Wednesday, September 29, 2010

Nuclear Peace

There was an ad and editorial over at a liberal site advocating that the Senate pass the new arms-limitation treaty. I don't know a thing about it. Apparently lots of important people, including military people, say it's just fine. I'm all for not paying for weapons we don't need, and getting rid of ones that are useless.

What struck me, however, was the organisation's unquestioned assumption that such treaties are significant forces for world peace. It's pretty easy to see how one could come to that conclusion at first look - we can all imagine missiles flying through the air and wiping out huge swaths of civilian populations in terrible ways.

But I think the record shows the opposite. Since 1945, there have been enormous swaths of killing by armies, but none of it has been nuclear. More significantly, very little of it has been one nation invading another - the overwhelming totals have been racked up by governments against their own citizens. And those are not going to be nuclear wars, because the government wants for itself the land and resources of the people they are killing. Wars with the US in them, which loom large in the exceptions to my rule, have tended to be America allying with one side of an internal conflict. The special cases of our current wars are an interesting discussion along these lines, but let us even grant for the moment that these are strictly one nation invading another. Even so, they are small potatoes compared to the widespread intertribal exterminations of the globe. They loom large to us because they involve us. But in quantity of death, they barely register on the graph.

Such reasoning seems insane to the nuclear freeze crowd, I know. I also grew up with political cartoons of a globe with missles bristling from two sides, one with Uncle Sam standing next to them, the other a bear. Movies were made about wars involving these weapons narrowly averted; people marched in the streets; the acronyms MAD and SALT were on everyone's lips for forty years; statistics were quoted that there were enough nukes to wipe us all out a gazillion times over.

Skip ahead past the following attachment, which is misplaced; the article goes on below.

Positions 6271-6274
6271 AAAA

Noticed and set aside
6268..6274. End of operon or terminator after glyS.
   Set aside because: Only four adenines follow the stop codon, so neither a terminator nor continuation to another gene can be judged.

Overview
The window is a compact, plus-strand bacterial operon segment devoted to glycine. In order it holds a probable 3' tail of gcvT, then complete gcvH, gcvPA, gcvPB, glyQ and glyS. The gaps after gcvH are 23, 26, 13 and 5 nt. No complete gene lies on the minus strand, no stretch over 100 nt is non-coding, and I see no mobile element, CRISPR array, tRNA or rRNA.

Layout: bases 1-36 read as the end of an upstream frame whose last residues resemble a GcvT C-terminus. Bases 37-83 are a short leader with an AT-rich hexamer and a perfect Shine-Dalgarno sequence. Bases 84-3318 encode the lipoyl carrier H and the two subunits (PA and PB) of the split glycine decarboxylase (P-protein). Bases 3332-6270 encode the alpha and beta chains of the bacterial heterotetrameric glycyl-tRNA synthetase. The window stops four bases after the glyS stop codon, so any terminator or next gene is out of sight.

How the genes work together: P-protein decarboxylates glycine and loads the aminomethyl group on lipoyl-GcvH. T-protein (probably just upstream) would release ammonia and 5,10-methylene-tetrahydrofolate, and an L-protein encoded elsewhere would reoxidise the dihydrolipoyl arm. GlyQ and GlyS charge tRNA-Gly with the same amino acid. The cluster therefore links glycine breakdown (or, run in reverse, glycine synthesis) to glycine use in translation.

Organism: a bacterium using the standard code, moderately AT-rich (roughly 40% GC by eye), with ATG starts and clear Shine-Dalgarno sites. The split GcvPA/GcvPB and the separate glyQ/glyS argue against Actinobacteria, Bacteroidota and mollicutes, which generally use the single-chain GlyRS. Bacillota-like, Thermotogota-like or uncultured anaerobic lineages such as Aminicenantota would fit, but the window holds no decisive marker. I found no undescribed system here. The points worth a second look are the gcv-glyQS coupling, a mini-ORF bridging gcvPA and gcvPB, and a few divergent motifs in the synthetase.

But it just hasn't turned out as feared. The weapons are still there and if fired off, would destroy millions. But it may be that their mere existence has changed the game. Nations don't invade anymore - they kill their own instead. I can't say that's an improvement, but it is certainly not the predicted end.

And yet there remain organizations who believe that if we could only dismantle some percentage of them, we would be making the world a significantly safer place. I don't think so. The dangers for all of us lie elsewhere.

1 comment:

karrde said...

Classicists would speak of the sword of Damocles in describing the peril that the world stood in.

President Reagan referenced a Hollywood-esque image of an eternal stare-down between two gunslingers.

The balance lasted for nearly 50 years, and every other nation in the world oriented themselves with respect to that balance.

(There were five admitted members of the Nuclear Club, and one suspected member, in 1990. However, the biggest two members had Ballistic Missiles with nukes on them. Since then, a couple more nations have joined the Nuclear Club, and a third has attempted to join. A fourth has declared intention to join, and no one is sure when that fourth nation will find success.)

What scares me are the people who believe that the most powerful nation can remove its nuclear arsenal, and somehow influence the rest of the Nuclear Club to do the same...when we no longer have any bargaining chip to use against their nuclear weapons.

It boggles the mind. Have these people never heard of T. Roosevelt's admonition to speak softly and carry a big stick?